Despite the hype about food prices and the unrelenting pressures on future supply, rarely before have institutional investors built allocations to agriculture in their portfolios. SIMON MUMME examines both the direct and listed paths into the sector, and speaks to the few institutions that have put mandates ‘out to pasture’.
Agriculture presents a potentially lucrative but challenging investment case. There has been much talk of capturing attractive returns by backing the industry that will profit as the world demands more food, fuel and fibre from diminishing tracts of arable land. But despite the compelling story, few investors have bought in.
This is because the marketplace for ‘agri’ investing is immature: scarce research has been made into it, and it has attracted few investment managers. But there is data to back up the agriculture story.
The Agri Index, which measures the performance of listed Australian agricultural stocks against common index benchmarks such as the All Ordinaries, notched a whopping 79.5 per cent return against the minus 15.5 per cent return of the All Ordinaries in the year to June 30. This performance was fuelled by manufacturers in the agricultural sector, such as fertiliser companies, whose products are linked to the price of oil, says Tim Lee, director of research at Australian Agribusiness Group, which publishes the index. In total, agricultural stocks comprise 3 per cent of the All Ordinaries Index and 5 per cent of the MSCI World.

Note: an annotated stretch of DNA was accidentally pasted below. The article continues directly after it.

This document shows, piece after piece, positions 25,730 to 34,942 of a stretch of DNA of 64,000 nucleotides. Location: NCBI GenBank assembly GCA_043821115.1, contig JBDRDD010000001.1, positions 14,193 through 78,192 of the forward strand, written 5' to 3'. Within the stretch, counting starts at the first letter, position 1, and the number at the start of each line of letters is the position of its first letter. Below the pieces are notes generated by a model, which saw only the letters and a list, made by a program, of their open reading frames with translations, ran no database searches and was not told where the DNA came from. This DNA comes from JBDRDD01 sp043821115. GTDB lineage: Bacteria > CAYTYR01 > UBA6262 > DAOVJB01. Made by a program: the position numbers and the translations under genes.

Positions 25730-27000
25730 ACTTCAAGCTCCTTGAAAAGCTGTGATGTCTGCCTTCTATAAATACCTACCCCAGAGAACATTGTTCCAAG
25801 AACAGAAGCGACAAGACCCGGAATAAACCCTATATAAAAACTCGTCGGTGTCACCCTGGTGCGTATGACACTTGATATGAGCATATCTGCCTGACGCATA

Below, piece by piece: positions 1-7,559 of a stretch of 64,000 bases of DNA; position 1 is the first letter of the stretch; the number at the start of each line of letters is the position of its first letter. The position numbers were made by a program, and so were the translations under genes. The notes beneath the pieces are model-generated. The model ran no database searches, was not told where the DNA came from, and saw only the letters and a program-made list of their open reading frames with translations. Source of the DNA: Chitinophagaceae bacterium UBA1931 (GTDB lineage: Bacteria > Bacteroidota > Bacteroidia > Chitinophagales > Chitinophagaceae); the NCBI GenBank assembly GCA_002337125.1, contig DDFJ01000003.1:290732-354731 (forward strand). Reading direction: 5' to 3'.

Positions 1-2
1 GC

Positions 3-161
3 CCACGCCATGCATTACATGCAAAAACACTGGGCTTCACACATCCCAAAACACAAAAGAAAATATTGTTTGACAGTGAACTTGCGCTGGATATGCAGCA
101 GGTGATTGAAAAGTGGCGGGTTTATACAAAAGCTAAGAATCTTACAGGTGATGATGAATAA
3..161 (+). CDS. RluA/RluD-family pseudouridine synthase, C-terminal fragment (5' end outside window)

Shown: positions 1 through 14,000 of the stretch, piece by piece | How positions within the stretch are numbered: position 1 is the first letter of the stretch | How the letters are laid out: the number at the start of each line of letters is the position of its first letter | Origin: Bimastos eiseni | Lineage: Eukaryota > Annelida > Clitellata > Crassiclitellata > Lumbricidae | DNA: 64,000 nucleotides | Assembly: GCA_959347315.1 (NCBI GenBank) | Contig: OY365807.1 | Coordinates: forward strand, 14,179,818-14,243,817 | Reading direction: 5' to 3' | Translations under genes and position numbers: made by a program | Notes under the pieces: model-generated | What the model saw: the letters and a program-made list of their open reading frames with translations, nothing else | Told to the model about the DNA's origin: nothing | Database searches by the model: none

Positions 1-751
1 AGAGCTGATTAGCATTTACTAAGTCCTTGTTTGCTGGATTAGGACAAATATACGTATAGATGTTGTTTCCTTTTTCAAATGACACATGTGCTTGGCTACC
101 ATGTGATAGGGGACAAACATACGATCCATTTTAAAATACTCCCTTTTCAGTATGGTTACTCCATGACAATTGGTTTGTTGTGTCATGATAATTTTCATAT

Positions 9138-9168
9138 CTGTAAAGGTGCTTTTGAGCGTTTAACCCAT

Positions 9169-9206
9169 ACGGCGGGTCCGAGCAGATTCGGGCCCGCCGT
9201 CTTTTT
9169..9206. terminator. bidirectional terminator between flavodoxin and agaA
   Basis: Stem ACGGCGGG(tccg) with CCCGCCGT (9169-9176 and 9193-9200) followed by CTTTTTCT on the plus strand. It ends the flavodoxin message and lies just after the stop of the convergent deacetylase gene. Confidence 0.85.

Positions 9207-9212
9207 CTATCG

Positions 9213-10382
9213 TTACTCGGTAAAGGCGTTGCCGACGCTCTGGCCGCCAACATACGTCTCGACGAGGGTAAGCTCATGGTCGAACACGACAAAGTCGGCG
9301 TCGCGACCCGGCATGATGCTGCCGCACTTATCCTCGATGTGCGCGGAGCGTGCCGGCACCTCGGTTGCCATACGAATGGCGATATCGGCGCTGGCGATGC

The alternative approach to the sector – investing directly in farmland or in managers operating agricultural businesses – can yield comparable returns to direct property investments and at lower risk levels than listed investments. And, since rural lots are subject to different economic forces than urban properties, they can provide some diversification within a direct property portfolio, but not the guarantee of a pure exposure to agriculture.
In a report on the sector released to its institutional clients earlier in the year, Frontier Investment Consulting looks at both approaches. Citing data from a sample survey run by the Australian Bureau of Agricultural and Resource Economics (ABARE) on the financial performance of domestic broadacre and dairy farms, the consultant finds that, among the top-quartile rankings, large farms returned 11.4 per cent, medium-sized farms returned 12.4 per cent and small farms 13.1 per cent in the 29 years to the 2005/06 financial year. In the 30 years to 2005/06, the average return from all top-quartile farms was 11.5 per cent, at risk levels similar to direct property. This compares with an 11.8 per cent return from the All Ordinaries Accumulation Index in the same time window. The survey presents, probably, the “most comprehensive analysis of farm income available in Australia,” says the consultant.